Conventional wisdom among economists is that companies with dual-class stock generally trade at a lower price than single-class companies, as investors exact a discount in exchange for limited voting rights. The Investor Responsibility study found that in the media sector, CEOs of dual-class firms are paid more, and boards are more populated with insiders.

There are, of course, fiduciary responsibilities and legal guidelines in force even for preferred shareholders. Enhanced voting power doesn’t mean owners have the right to loot company coffers or disavow the will of the board of directors.

The uncertainty surrounding the future for Viacom and CBS Corp. after the death of Redstone, who will be 92 in May, underscores how control can be maintained through family trusts for generations.

Redstone’s holdings will be managed by the five-member board of a trust designed to benefit his grandchildren. There are plenty of questions about what decisions that board will make regarding the best way to manage assets. Companies with broadly dispersed ownership would face pressure from investors to spell out in greater detail a long-term management plan.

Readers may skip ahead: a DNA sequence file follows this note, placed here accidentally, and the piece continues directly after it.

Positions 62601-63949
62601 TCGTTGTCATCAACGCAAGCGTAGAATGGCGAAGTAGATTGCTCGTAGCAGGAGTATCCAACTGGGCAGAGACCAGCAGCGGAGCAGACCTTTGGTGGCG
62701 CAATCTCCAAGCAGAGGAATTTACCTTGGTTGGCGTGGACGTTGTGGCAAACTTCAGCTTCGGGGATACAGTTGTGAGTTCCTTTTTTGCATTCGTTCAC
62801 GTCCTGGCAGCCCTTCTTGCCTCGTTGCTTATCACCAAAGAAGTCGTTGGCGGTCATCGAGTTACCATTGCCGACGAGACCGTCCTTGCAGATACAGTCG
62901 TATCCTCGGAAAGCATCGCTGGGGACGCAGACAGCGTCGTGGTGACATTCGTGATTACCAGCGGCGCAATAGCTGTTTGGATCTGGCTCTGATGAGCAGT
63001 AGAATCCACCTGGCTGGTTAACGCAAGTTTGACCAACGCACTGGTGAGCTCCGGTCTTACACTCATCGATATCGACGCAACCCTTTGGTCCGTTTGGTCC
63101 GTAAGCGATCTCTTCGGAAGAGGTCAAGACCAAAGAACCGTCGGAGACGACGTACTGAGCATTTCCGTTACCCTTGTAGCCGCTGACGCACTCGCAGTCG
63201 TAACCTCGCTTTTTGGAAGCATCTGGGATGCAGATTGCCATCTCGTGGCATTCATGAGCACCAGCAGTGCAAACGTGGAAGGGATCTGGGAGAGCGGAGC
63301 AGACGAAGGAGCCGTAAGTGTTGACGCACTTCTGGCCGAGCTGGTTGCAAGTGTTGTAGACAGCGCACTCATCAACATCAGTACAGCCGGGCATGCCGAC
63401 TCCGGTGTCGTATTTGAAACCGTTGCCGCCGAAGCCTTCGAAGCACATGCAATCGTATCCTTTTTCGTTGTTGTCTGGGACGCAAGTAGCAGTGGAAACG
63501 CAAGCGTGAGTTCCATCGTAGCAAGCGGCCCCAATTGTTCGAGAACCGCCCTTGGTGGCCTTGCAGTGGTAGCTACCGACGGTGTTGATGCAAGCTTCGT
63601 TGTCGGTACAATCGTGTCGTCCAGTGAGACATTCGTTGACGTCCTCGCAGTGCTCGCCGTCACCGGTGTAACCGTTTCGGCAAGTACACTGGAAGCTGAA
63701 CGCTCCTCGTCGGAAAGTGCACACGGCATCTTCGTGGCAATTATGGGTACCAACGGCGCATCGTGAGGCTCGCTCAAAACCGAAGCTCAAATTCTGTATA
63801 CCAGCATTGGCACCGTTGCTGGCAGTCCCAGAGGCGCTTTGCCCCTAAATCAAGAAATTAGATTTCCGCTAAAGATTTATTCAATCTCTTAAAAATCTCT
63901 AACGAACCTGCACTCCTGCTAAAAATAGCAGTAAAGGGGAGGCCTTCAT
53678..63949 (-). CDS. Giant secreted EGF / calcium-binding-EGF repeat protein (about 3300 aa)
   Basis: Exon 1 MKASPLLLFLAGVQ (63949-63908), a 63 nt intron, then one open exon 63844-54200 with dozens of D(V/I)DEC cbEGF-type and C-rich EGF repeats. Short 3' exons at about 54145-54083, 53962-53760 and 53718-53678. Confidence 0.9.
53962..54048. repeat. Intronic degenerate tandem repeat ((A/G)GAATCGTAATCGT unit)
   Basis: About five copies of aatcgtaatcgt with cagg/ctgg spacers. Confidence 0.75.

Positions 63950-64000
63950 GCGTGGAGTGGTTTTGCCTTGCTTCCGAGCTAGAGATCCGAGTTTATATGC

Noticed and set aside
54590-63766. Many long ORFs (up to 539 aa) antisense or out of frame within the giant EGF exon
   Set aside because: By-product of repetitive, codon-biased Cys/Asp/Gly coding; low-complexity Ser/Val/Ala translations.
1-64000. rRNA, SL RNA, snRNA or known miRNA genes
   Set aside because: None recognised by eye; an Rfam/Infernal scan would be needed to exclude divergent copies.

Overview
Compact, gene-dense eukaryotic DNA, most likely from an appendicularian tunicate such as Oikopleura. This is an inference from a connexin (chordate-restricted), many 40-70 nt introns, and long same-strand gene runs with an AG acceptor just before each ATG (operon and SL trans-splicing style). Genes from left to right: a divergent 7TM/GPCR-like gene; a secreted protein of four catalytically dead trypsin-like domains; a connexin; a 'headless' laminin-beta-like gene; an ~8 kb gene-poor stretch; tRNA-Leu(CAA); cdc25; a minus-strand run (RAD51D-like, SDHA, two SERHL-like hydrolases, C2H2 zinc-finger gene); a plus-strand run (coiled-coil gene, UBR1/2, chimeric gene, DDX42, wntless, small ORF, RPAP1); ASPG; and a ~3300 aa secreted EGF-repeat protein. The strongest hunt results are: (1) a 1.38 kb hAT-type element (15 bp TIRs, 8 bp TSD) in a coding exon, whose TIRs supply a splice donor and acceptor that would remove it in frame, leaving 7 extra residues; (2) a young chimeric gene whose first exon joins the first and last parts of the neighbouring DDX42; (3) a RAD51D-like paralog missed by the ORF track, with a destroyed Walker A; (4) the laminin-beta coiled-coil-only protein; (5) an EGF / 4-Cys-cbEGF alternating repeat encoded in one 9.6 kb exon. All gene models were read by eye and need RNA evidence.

Murdoch’s empire has clearly been more shareholder-friendly since the hacking scandal, taking steps to strengthen its corporate governance and returning cash to shareholders. And after weathering that storm, James Murdoch’s stature is rising again (and he and Lachlan have easily won re-election to board posts by common shareholders for the past three years). “He’s increasingly been more visible, and built a level of respect with investors over the past few years,” Greenfield said of the younger Murdoch, who is seen as the heir apparent.

Investors may grouse about unequal voting rights, but industry observers don’t see anything changing for dual-class stock media congloms. And public shareholders can always vote with their feet.

“Everybody who invests in Fox should know that Rupert’s children will eventually run the company,” Greenfield said. “If you don’t like that idea, you shouldn’t buy the stock.”

http://variety.com/2015/biz/features...st-1201459120/
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post #100682 of 100709 Old Yesterday, 12:55 AM
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TV Notes
On The Air Tonight
THURSDAY Network Primetime/Late Night Options
(All shows are in HD unless noted; start times are ET. Network late night shows are preceded by late local news)

ABC: